(c) Bristol University, UK

(c) Bristol University, UK

Using ultrasound radiation, researchers at University of Bristol (UK) have devised a computer interface that basically allows users to interact with a digital screen without touching it. Sure the Kinect or Leap Motion does this already, the catch is that this system also provides haptic (touch) feedback. So, whenever a user traces a motion in front of the system, not only does the system react, it also relays feedback to the users which senses it as touch. The device was unveiled this week at the ACM Symposium on User Interface Software and Technology in Scotland.

Dubbed, UltraHaptics the researchers claim the system’s main advantage is that it allows the user to “feel” what is on the screen.

“UltraHaptics uses the principle of acoustic radiation force where a phased array of ultrasonic transducers is used to exert forces on a target in mid-air,” Co-developer Tom Carter explained. “Haptic sensations are projected through a screen and directly onto the user’s hands.”

The system works by means of an ultrasound transducer array positioned beneath an acoustically transparent display, which doesn’t interfere with the haptic interaction. The multiple transducers join together and collectively emit very high frequency sound waves. When all of the sound waves meet at the same location at the same time, they create sensations on the skin. By creating multiple simultaneous feedback points, and giving them individual tactile properties, users can receive localized feedback associated to their actions. A LeapMotion device is used to relay hand movements.

Finally, the research team explored three new areas of interaction possibilities that UltraHaptics can provide: mid-air gestures, tactile information layers and visually restricted displays, and created an application for each.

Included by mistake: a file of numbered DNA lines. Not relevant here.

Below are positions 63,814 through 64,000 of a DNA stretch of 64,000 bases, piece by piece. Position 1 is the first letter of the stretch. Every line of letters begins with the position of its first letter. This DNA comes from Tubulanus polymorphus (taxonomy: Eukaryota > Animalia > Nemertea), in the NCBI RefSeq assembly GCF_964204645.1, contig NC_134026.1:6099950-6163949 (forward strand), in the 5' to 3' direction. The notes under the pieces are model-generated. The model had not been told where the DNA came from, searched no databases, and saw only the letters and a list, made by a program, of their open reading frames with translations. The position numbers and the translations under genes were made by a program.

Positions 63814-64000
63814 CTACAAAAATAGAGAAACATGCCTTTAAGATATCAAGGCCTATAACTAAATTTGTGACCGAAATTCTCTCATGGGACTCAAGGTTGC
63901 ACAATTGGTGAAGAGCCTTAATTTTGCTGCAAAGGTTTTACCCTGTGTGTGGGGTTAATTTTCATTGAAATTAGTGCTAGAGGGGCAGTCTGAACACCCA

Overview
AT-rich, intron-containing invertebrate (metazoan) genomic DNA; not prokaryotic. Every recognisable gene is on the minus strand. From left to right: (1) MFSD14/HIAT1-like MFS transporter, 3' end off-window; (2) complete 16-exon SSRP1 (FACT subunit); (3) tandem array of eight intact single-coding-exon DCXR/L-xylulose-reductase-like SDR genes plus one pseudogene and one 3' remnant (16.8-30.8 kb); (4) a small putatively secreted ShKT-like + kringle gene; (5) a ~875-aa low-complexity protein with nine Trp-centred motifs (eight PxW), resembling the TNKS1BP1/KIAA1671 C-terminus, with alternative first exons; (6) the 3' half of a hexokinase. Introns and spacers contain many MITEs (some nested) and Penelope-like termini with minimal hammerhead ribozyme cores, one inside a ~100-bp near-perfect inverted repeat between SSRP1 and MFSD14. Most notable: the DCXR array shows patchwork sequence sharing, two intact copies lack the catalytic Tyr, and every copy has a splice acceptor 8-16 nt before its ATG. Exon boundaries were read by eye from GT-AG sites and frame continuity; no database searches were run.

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A video demonstration of the UltraHaptic system can be viewed below.

Tom Carter, PhD student in the Department of Computer Science’s BIG research group, said: “Current systems with integrated interactive surfaces allow users to walk-up and use them with bare hands. Our goal was to integrate haptic feedback into these systems without sacrificing their simplicity and accessibility.

“To achieve this, we have designed a system with an ultrasound transducer array positioned beneath an acoustically transparent display. This arrangement allows the projection of focused ultrasound through the interactive surface and directly onto the users’ bare hands. By creating multiple simultaneous feedback points, and giving them individual tactile properties, users can receive localised feedback associated to their actions.”

UltraHaptics: Multi-Point Mid-Air Haptic Feedback for Touch Surfaces, Thomas Carter, Sue Ann Seah, Benjamin Long, Bruce Drinkwater, Sriram Subramanian, UIST 2013, 8-11 October, St Andrews, UK.

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